Although the ski centre there has been in use for years, it got its real development push in the past five or so years when the city hall, together with local businessmen, decided to invest in new lift facilities, better maintenance equipment and parking facilities and, most of all, expanding the number of ski runs. Now the centre has something to offer those accustomed to the slopes in Bansko, Pamporovo or Borovets.
One of its main benefits is easy access, straight from the road, a few metres from the Chepelare sign on the road to Pamporovo. The parking facility is big enough to accommodate dozens of vehicles and is free. Most hotels offer transport to and from the ski run as part of their accommodation.
There are several ski renting shops where one can get full skiing or snowboard equipment for 57 and 62 leva, respectively, which also includes a daily lift pass. By comparison, the daily ski pass in Bansko alone is 50 leva. A daily pass in Mechi Chal without renting ski equipment costs 38 leva. It takes about 12 minutes to get to the top on the four-seater lift.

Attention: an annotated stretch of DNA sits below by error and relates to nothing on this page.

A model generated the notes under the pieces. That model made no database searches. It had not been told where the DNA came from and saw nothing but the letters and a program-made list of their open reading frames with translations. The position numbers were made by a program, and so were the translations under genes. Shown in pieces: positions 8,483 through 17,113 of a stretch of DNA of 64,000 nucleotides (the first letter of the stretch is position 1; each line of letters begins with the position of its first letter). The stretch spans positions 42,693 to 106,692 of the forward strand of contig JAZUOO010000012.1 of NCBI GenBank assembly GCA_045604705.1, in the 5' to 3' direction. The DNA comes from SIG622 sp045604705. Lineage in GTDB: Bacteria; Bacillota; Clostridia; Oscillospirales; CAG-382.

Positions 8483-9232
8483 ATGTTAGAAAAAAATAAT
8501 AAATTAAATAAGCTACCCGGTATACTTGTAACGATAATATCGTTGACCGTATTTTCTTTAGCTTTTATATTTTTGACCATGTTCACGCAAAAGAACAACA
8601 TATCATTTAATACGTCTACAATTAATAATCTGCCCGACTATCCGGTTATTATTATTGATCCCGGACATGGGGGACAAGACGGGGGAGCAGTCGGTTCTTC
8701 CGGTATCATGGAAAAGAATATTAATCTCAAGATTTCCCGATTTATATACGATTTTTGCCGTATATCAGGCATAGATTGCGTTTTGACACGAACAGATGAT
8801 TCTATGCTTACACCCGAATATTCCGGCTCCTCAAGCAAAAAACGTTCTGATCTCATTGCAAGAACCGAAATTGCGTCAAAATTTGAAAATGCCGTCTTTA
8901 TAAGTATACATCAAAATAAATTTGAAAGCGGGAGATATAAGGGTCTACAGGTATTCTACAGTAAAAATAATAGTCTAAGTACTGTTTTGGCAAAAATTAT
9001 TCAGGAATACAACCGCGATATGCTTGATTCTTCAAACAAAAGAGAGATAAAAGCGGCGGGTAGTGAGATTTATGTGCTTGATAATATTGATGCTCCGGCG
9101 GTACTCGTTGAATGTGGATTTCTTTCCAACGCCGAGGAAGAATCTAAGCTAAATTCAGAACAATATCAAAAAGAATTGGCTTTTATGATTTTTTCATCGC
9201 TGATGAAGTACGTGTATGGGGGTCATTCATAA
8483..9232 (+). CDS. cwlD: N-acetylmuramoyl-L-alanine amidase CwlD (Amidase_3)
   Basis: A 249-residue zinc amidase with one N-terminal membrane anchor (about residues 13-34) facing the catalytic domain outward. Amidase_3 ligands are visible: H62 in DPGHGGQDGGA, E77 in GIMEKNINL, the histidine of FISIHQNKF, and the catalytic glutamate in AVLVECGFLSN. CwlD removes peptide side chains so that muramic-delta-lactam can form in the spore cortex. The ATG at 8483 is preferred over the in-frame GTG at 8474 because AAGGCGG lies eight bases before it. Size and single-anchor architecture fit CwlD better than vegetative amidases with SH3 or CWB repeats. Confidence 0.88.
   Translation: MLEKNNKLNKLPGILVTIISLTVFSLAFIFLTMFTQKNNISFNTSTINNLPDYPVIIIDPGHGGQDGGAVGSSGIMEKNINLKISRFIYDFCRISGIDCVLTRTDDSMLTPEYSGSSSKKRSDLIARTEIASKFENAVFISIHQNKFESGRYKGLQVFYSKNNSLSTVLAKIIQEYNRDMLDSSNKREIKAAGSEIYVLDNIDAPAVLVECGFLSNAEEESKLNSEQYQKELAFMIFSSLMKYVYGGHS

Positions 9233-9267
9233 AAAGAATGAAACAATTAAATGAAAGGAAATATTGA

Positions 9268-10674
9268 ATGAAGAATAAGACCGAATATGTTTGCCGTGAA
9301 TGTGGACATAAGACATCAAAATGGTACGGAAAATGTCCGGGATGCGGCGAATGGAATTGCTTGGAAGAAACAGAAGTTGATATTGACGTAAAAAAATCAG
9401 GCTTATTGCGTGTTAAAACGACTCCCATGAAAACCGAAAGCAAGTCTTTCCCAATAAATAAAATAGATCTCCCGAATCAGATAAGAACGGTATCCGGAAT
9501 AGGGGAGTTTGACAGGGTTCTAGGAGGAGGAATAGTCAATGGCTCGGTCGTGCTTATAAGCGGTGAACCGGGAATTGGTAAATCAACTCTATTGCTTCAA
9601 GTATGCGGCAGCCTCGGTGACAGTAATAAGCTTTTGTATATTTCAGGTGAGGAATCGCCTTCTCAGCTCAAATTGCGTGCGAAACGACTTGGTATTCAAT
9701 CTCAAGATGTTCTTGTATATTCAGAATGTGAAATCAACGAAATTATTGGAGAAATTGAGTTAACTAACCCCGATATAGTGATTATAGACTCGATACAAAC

There is one main ski run going all the way down. Beginners may find it difficult because it has a few extremely steep sections. The ski run is cut in several places making it possible to choose one’s route and avoid getting bored with the ski run. Beginners, however, will not be disappointed because the Mechi Chal’s green ski run is probably one of the best slopes for beginners. It is narrow and yet fast enough to save you the effort of pushing. It is not recommended, however, to snowboarders.
A good skier will need 12 minutes to go down on the green ski run which means that beginners might need 20 minutes to come down. It is perfect for practising skills and taking rests to enjoy the scenery.